Book Review by George Reddick
Book Review by George Reddick
In 1951, when Farley Granger met Richard Burton after a performance of the latter's star turn in Hamlet, the great Shakespearean asked Granger why he would want to leave Hollywood for the theatre. "He wanted the exact opposite," Granger recalls. But the young Hollywood star had fallen in love with the theatre. Granger had signed his seven-year contract with Samuel Goldwyn at the age of seventeen, and after a promising start to his career, left for service in WWII. With his time in the Armed Forces not counting toward his contract, when he returned to Hollywood, he found few roles and movies that capitalized on his promise as an actor, and several years as a contract player still ahead of him. In his new autobiography, Include Me Out (written with Robert Calhoun), Granger discusses how disillusioned and disappointed he was with his experience in Hollywood, and how he longed to become a "serious" actor.
Granger's authorial tone is conversational and he moves efficiently through the years. His style is fairly informal, and he doesn't get too bogged down by chronology, often mentioning a later event that relates to something he is discussing earlier in his life. It's easy, fun reading, without frills or attempts at writerly flourishes. Granger's partner Robert Calhoun is credited with Granger on the book, but all is told completely from Granger's first person perspective, giving the appearance of a sole author. Granger is very direct and honest about some private issues such as his sexuality, though he doesn't go into too much detail. Overall, it is a simple, straightforward account of an exciting life.
While his career in Hollywood was increasingly unfulfilling, Granger turned to an artistic community that eventually led him to visit New York, and there he became utterly enamored of the theatre. Already, he had seen a performance of the Bernstein-Robbins Fancy Free ballet, and on the very evening that he himself was shipping out ("It was as if they were doing my story," Granger says). On that first trip to New York Granger recalls seeing Ethel Merman in Annie Get Your Gun ("She was extraordinary! She was magnificent!"), Brigadoon ("with its marvelous dances by Agnes de Mille"), those "peerless actors the Lunts" in O Mistress Mine and finally, A Streetcar Named Desire. Granger remembers, "Everyone in it was wonderful, but I couldn't take my eyes off Brando."
Another unique aspect of Granger's life story is his frank discussion of his bisexuality. He relates in no uncertain terms that he had many relationships with men and women over the years, and he relates how he lost his virginity to both a man and a woman on the same night. Granger perhaps seems a little more comfortable discussing his relationships with women at length, but this may be circumstance. He is comfortable recounting specifics of his on-again-off-again relationship with Shelley Winters, with whom he remained friends over the years, but says much less about Arthur Laurents, with whom he had a relationship beginning when they worked together on Hitchcock's Rope, but with whom Granger rather diplomatically states he has not gotten along in the succeeding years.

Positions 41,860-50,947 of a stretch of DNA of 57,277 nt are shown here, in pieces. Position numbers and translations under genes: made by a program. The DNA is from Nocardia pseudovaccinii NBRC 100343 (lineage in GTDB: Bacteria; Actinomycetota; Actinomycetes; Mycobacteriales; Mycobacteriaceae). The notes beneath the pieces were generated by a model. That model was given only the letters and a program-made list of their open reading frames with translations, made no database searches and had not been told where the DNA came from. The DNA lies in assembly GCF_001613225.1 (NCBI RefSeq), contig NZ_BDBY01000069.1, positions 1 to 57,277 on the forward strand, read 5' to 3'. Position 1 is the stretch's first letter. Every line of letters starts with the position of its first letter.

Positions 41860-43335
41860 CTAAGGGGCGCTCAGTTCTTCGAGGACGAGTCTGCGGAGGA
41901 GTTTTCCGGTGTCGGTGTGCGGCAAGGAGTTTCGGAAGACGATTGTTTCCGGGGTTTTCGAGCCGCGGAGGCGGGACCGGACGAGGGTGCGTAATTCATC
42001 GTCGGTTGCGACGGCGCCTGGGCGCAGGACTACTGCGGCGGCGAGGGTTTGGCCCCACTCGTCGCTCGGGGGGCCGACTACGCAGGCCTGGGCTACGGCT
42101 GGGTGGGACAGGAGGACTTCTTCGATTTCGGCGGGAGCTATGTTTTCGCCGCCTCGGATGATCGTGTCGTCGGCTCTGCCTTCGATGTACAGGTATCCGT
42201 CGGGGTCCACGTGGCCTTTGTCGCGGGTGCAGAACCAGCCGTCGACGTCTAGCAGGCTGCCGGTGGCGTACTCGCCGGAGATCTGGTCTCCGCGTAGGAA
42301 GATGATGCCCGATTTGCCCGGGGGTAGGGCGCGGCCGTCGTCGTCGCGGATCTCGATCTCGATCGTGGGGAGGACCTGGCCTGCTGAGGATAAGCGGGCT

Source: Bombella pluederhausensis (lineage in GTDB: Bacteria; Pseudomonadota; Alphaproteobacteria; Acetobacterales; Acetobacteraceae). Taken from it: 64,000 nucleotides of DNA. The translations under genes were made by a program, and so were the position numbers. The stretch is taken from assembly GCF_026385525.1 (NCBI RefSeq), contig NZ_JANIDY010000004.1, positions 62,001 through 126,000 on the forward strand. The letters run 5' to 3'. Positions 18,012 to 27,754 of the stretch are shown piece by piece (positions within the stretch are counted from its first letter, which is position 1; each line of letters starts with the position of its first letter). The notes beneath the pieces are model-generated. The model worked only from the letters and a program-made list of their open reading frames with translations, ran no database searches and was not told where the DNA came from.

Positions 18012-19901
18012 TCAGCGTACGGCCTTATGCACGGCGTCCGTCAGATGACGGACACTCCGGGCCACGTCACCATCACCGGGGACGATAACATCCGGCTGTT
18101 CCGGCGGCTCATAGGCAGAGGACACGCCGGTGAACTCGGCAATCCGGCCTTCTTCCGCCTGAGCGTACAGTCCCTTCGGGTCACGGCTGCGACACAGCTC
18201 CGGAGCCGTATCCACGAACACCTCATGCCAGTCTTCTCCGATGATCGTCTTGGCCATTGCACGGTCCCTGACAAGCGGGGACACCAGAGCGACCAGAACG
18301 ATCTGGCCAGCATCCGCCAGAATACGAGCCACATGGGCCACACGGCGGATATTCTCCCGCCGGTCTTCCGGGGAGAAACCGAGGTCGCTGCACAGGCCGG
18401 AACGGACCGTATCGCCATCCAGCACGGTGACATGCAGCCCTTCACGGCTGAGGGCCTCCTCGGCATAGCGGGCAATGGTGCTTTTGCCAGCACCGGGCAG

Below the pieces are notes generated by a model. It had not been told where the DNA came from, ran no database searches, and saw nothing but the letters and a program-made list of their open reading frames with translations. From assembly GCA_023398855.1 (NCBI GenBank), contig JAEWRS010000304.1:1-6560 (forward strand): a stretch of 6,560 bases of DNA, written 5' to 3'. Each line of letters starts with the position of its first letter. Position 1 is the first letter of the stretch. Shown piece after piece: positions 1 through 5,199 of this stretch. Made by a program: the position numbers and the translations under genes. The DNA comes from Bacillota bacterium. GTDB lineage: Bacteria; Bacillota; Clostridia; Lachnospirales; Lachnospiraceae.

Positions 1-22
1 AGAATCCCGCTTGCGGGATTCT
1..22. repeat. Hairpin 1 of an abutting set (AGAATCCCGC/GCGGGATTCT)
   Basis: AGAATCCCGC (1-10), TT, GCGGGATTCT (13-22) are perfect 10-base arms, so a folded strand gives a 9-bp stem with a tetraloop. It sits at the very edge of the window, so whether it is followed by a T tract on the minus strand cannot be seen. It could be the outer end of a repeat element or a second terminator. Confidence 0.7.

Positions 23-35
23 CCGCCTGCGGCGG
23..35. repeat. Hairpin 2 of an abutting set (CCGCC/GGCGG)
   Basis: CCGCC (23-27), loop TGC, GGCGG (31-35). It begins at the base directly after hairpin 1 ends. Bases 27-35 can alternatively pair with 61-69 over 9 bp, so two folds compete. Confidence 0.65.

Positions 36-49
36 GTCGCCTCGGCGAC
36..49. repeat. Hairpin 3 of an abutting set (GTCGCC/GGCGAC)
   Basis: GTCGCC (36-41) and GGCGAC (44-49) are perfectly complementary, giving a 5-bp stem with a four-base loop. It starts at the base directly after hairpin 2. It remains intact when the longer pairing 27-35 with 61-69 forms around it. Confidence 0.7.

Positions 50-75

It was not long after first visiting New York that Granger began to yearn to work in the theatre and to study at the famed Actor's Studio where many of the greatest young actors of his generation began their work. Though it left him practically bankrupt, he eventually bought out his Goldwyn contract and, after spending several months in Italy filming Senso, finally landed in New York. There, while attempting to build his credentials as a serious actor, he appeared in several live television plays which were popular in the 1950s. His first Broadway show was playing Darcy to Polly Bergen's Elizabeth and Hermione Gingold's Mrs. Bennett in First Impressions, a musical adaptation of Pride and Prejudice. Bergen and Gingold never got along and the musical failed to find an audience.
Granger's next theatrical venture was to be more successful. Eva Le Gallienne, a celebrated actress who had spent the majority of her career in her own repertory company, was now a part of the new National Repertory Theatre, which would tour classics across the country. In two seasons, Granger had the opportunity to play with many illustrious cast members in such plays as The Seagull, The Crucible, She Stoops to Conquer, Hedda Gabler, and others. On the tour, Granger met and formed a friendship with Bob Calhoun, the production manager. The two eventually formed a deeper relationship, and after Granger had briefly returned to New York and appeared in a revival of The Glass Menagerie, the two moved to Hollywood where Calhoun had opportunities working in television. Granger found that the Hollywood he had abandoned was not a particularly welcoming place, but he found work in various television projects over the years. Eventually he moved back to New York and ultimately appeared in two of his greater successes on the New York stage, first as the final Sidney Bruhl in the long-running Broadway hit Deathtrap, and finally in his Obie-award-winning role as Eldon in Lanford Wilson's Talley & Son.
In a career that has spanned over sixty years, Granger became intimately acquainted with both the worlds of Broadway and Hollywood and Include Me Out is an informative and entertaining glimpse into the glamour and hardships of both worlds.
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